Hollywood, FL (June, 2003) -– The Diabetes Research Institute Foundation (DRIF), the 501(c)(3) non-profit diabetes organization whose sole mission is to support the Diabetes Research Institute (DRI) at the University of Miami, has received a $1 million gift from Deborah and William J. Rand, M.D., the founder and director of the Rand Eye Institute in Pompano Beach, Florida.
The generous couple has been a major contributor to the diabetes research foundation since first becoming involved with the organization almost two decades ago, when their son David, 19, was diagnosed with type 1 diabetes.
The Rands were introduced to the DRI in 1985, when they attended the DRI Foundation’s Love and Hope Ball, an annual fundraising gala still in existence today, and immediately felt a connection with those involved.
“I loved the fact that each and every person we met was totally committed to the diabetes organization and its mission. Here were a group of parents of children with diabetes, just like us, who were willing to stop at nothing to find a cure for this disease,” shared Mrs. Rand. “The progress the DRI has made in a relatively short amount of time has been nothing short of incredible. Over the years, whatever the organization needed from us we would give to them. At this time, we know that our support is even more critical so that research can continue to move forward.”
Dr. Rand, who has served on the Foundation’s board of directors since 1990, feels strongly that it is only with increased financial support that the DRI will be able to cure his son and millions of others with diabetes.
“We have worked very hard to get to the point where we are today, and now we see that the fruits of our labor are just around the corner,” he said, referring to the DRI’s recent success with its clinical islet transplantation trials, which have allowed a number of patients to become insulin independent for the first time since being diagnosed with the disease.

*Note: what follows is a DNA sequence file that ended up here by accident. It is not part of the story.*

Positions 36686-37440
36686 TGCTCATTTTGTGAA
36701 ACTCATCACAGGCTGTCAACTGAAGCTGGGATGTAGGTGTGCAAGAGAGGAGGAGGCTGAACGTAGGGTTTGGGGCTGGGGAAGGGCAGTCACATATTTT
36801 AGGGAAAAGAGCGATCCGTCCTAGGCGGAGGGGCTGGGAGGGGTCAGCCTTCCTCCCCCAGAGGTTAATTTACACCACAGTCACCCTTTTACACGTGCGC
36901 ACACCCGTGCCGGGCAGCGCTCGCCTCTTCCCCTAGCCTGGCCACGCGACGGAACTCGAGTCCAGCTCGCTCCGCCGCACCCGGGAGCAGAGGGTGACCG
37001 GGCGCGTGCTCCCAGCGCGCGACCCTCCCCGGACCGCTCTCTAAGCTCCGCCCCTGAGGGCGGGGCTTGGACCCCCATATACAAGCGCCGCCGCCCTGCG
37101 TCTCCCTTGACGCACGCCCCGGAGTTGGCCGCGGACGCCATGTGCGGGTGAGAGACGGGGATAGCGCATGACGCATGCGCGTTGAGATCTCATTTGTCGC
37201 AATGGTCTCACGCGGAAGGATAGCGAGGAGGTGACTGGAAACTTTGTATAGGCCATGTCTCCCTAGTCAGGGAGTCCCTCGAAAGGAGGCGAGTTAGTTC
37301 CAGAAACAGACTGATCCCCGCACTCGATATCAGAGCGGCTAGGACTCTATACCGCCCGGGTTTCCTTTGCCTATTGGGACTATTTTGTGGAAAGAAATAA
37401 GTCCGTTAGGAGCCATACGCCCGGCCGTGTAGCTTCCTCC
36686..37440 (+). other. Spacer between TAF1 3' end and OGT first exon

“Debbie and I hope that by doing whatever we can to support the DRI, we will inspire others to do the same. It’s not just a matter of time, but, more accurately, a matter of money. You can almost put a price tag on how much it will cost to cure diabetes, and that’s why we felt it was the right time to make this gift. If we all put in the maximum effort, we can cut the time in half that it will take to make diabetes a disease of the past.” Dr. Rand has been involved in the political aspects of health care reform, providing advice for Senators and Congressmen. “A cure for diabetes will mean instant health care reform,” says Dr. Rand. “It will mean the savings of hundreds of billions of dollars.”
The Diabetes Research Institute is a recognized world leader in cure-focused research. Pioneering new technologies in islet cell transplantation since the early 1970’s, the DRI has successfully reversed diabetes in patients involved in ongoing clinical trials. The most comprehensive diabetes research facility of its kind, the DRI conducts a broad range of scientific programs focused on the rapidly evolving fields of gene therapy, pancreatic stem cell development, molecular biology and transplant immunology, among others, to speed the most promising findings from the lab to the patient. For the millions of families affected by diabetes who are looking to the world of science for answers, the Diabetes Research Institute is the best hope for a cure.
Lori Weintraub, APR